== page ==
(Reuters) - In the six weeks since he succeeded his ailing brother Fidel Castro, Cuba’s new leader Raul Castro has introduced a series of reforms to improve life in the communist Caribbean island state.
Following are some steps taken so far, as Castro moves to lift what he calls “excessive prohibitions:”
* Lifted ban on Cubans buying consumer goods such as computers, DVD players, microwave ovens and other electronic appliances previously prohibited due to an energy crisis.
* Cubans can now stay at hotels and beach resorts previously reserved for foreigners only, ending a “tourism apartheid” that was a source of resentment.
* As of April 14, Cubans will be allowed to freely buy and use cellular telephones, something that had been available only to government officials and foreign companies.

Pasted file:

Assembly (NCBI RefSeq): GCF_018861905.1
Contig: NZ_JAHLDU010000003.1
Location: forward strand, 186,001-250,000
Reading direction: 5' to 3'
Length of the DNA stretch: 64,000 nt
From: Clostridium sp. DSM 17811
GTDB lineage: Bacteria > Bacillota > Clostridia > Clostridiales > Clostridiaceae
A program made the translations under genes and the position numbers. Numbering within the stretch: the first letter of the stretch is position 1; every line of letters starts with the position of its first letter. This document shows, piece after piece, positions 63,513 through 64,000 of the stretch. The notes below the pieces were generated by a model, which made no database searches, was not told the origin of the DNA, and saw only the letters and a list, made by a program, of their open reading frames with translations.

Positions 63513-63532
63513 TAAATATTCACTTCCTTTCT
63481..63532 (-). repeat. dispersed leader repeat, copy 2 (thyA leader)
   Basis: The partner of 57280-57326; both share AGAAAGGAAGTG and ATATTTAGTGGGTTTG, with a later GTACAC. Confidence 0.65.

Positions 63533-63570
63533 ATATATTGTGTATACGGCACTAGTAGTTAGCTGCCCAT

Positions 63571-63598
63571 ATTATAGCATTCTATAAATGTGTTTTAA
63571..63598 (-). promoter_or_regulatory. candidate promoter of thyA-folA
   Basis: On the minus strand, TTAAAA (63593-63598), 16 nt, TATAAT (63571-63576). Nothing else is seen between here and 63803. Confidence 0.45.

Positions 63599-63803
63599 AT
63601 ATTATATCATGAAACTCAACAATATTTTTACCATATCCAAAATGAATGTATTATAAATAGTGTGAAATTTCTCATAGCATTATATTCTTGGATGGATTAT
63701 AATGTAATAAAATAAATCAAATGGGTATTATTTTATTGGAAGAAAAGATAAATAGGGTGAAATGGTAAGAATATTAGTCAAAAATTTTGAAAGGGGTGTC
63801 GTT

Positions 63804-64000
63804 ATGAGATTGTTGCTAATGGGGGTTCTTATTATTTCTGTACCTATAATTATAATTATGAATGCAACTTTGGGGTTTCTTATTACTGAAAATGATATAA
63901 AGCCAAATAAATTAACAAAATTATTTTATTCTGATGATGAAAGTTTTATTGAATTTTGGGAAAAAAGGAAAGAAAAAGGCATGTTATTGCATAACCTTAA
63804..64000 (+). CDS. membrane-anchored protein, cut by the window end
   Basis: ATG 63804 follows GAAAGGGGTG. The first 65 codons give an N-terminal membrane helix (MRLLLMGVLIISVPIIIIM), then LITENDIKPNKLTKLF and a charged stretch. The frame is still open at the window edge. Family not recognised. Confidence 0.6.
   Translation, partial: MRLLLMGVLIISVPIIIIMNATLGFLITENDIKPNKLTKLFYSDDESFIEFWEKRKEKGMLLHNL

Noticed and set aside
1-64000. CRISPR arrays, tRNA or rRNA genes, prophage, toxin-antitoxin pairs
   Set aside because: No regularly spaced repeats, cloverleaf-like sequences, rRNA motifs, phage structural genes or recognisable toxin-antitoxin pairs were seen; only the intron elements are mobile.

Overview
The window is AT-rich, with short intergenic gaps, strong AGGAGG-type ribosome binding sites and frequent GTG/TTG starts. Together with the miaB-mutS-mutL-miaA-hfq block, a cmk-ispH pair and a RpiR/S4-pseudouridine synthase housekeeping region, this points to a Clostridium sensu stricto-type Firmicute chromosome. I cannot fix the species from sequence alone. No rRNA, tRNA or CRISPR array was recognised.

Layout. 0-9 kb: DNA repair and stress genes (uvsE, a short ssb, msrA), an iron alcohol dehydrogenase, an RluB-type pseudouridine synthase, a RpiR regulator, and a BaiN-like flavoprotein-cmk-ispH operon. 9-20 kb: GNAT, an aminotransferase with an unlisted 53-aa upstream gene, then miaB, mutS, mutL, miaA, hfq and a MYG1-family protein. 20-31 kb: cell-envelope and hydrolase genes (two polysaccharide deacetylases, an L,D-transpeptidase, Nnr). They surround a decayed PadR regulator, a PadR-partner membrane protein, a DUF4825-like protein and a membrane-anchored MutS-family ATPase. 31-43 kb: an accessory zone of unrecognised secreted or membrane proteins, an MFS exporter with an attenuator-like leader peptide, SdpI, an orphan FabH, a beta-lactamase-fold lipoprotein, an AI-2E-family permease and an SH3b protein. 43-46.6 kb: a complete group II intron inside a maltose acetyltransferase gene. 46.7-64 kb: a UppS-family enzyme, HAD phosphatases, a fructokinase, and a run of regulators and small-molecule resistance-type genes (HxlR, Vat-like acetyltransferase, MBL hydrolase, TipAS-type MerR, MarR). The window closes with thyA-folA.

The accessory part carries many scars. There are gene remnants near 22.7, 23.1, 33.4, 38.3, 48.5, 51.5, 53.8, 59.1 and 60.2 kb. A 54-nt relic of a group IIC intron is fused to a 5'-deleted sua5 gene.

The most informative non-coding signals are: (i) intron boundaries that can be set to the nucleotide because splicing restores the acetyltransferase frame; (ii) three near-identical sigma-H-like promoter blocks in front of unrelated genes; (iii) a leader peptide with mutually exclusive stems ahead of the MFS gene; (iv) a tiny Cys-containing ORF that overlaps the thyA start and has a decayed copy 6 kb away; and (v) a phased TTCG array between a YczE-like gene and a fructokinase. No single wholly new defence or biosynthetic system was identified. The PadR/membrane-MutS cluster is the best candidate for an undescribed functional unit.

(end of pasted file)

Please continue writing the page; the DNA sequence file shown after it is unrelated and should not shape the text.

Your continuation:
* Decentralized agriculture to allow private farmers more leeway to decide how to use their land, what crops to plant and what supplies to buy. Farmers granted leases to unused land.
* Reduced bureaucracy for filling medical prescriptions and began revamping the family doctor program in response to complaints it was understaffed.
* Removed ceiling on wages to create incentives for workers and improve Cuba’s economic performance.
* Additional reforms are expected to include allowing Cubans to buy and sell their cars and easing restrictions on travel abroad.
(Editing by Patricia Zengerle)
For special coverage from Reuters on the changes in Cuba, see: here